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10 Habits to Develop for Financial Stability and Success

Just like any goal, getting your finances stable and becoming financially successful requires the development of good financial habits. I’ve been researching this topic extensively in the last few years in my quest to eliminate debt, increase my savings and increase financial security for my family. I’ll talk more about these habits individually, but wanted to list them in a summary (I know, but I’m a compulsive list-maker).

Here they are, in no particular order:

  1. Make savings automagical. This should be your top priority, especially if you don’t have a solid emergency fund yet. Make it the first bill you pay each payday, by having a set amount automatically transferred from your checking account to your savings (try an online savings account). Don’t even think about this transaction — just make sure it happens, each and every payday.
  2. Control your impulse spending. The biggest problem for many of us. Impulse spending, on eating out and shopping and online purchases, is a big drain on our finances, the biggest budget breaker for many, and a sure way to be in dire financial straits. See Monitor Your Impulse Spending for more tips.
  3. Evaluate your expenses, and live frugally. If you’ve never tracked your expenses, try the One Month Challenge. Then evaluate how you’re spending your money, and see what you can cut out or reduce. Decide if each expense is absolutely necessary, then eliminate the unnecessary. See How I Save Money for more. Also read 30 ways to save $1 a day.
  4. Invest in your future. If you’re young, you probably don’t think about retirement much. But it’s important. Even if you think you can always plan for retirement later, do it now. The growth of your investments over time will be amazing if you start in your 20s. Start by increasing your 401(k) to the maximum of your company’s match, if that’s available to you. After that, the best bet is probably a Roth IRA. Do a little research, but whatever you do, start now!
  5. Keep your family secure. The first step is to save for an emergency fund, so that if anything happens, you’ve got the money. If you have a spouse and/or dependents, you should definitely get life insurance and make a will — as soon as possible! Also research other insurance, such as homeowner’s or renter’s insurance.
  6. Eliminate and avoid debt. If you’ve got credit cards, personal loans, or other such debt, you need to start a debt elimination plan. List out your debts and arrange them in order from smallest balance at the top to largest at the bottom. Then focus on the debt at the top, putting as much as you can into it, even if it’s just $40-50 extra (more would be better). When that amount is paid off, celebrate! Then take the total amount you were paying (say $70 minimum payment plus the $50 extra for a total of $120) and add that to the minimum payment of the next largest debt. Continue this process, with your extra amount snowballing as you go along, until you pay off all your debts. This could take several years, but it’s a very rewarding process, and very necessary.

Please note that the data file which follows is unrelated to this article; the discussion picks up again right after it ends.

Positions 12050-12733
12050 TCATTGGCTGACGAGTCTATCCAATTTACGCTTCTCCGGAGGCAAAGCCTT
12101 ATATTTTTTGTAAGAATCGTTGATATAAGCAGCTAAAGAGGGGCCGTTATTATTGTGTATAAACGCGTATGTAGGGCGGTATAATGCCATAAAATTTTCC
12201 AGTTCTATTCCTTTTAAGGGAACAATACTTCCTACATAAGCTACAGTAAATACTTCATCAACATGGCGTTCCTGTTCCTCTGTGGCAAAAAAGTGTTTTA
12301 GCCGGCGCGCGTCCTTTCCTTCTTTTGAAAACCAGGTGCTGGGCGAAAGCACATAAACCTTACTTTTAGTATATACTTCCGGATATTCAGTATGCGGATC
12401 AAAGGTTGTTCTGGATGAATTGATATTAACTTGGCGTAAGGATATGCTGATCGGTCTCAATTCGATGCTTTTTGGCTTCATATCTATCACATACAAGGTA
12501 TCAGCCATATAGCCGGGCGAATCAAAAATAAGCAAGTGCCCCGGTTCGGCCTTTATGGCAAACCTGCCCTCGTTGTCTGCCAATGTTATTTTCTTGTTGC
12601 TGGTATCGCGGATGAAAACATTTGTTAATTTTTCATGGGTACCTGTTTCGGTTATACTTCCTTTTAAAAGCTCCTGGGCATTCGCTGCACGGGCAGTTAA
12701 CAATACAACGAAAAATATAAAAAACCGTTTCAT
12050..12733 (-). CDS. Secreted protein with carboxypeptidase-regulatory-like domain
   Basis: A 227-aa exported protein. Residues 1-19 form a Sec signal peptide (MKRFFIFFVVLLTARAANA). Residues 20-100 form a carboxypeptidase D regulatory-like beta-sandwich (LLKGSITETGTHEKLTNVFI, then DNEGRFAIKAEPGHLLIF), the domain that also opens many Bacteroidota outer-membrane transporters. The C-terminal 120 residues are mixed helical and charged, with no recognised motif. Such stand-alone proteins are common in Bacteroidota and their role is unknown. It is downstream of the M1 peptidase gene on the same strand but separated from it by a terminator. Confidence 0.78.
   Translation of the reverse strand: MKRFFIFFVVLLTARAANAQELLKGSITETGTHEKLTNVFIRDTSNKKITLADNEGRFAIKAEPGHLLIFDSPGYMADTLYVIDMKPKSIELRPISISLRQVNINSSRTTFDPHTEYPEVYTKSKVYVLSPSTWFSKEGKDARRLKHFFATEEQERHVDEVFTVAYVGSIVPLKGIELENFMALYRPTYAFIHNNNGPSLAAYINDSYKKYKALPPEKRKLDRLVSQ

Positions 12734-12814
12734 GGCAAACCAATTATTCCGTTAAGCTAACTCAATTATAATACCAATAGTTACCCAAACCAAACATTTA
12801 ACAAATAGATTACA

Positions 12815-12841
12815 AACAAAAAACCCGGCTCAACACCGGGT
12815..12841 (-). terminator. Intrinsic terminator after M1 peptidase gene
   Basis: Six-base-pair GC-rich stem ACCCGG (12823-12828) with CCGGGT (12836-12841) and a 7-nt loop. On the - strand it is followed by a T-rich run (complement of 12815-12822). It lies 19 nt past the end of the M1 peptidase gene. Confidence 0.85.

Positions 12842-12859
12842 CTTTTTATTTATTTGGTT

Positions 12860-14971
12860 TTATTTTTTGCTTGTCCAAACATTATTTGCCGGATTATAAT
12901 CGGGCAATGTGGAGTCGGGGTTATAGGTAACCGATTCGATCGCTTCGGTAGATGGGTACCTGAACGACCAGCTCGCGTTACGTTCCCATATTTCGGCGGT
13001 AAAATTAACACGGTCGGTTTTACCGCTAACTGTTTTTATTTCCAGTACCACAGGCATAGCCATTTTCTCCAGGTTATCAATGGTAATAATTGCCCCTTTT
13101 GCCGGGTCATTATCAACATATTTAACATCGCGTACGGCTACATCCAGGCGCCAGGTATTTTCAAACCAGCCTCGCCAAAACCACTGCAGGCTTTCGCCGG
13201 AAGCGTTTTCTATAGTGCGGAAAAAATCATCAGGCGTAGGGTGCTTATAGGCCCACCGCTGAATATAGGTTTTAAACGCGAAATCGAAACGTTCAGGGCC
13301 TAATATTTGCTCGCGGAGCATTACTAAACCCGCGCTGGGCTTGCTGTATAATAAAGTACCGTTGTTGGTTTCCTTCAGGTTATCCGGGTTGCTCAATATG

7. Use the envelope system. This is a simple system to keep track of how much money you have for spending. Let’s say you set aside three amounts in your budget each payday — one for gas, one for groceries, one for eating out. Withdraw those amounts on payday, and put them in three separate envelopes. That way, you can easily track how much you have left for each of these expenses, and when you run out of money, you know it immediately. You don’t overspend in these categories. If you regularly run out too fast, you may need to rethink your budget.
  8. Pay bills immediately, or automagically. One good habit is to pay bills as soon as they come in. Also, as much as possible, try to get your bills to be paid through automatic deduction. For those that can’t, use your bank’s online check system to make regular automatic payments. This way, all of your regular expenses in your budget are taken care of.
  9. Read about personal finances. The more you educate yourself, the better your finances will be.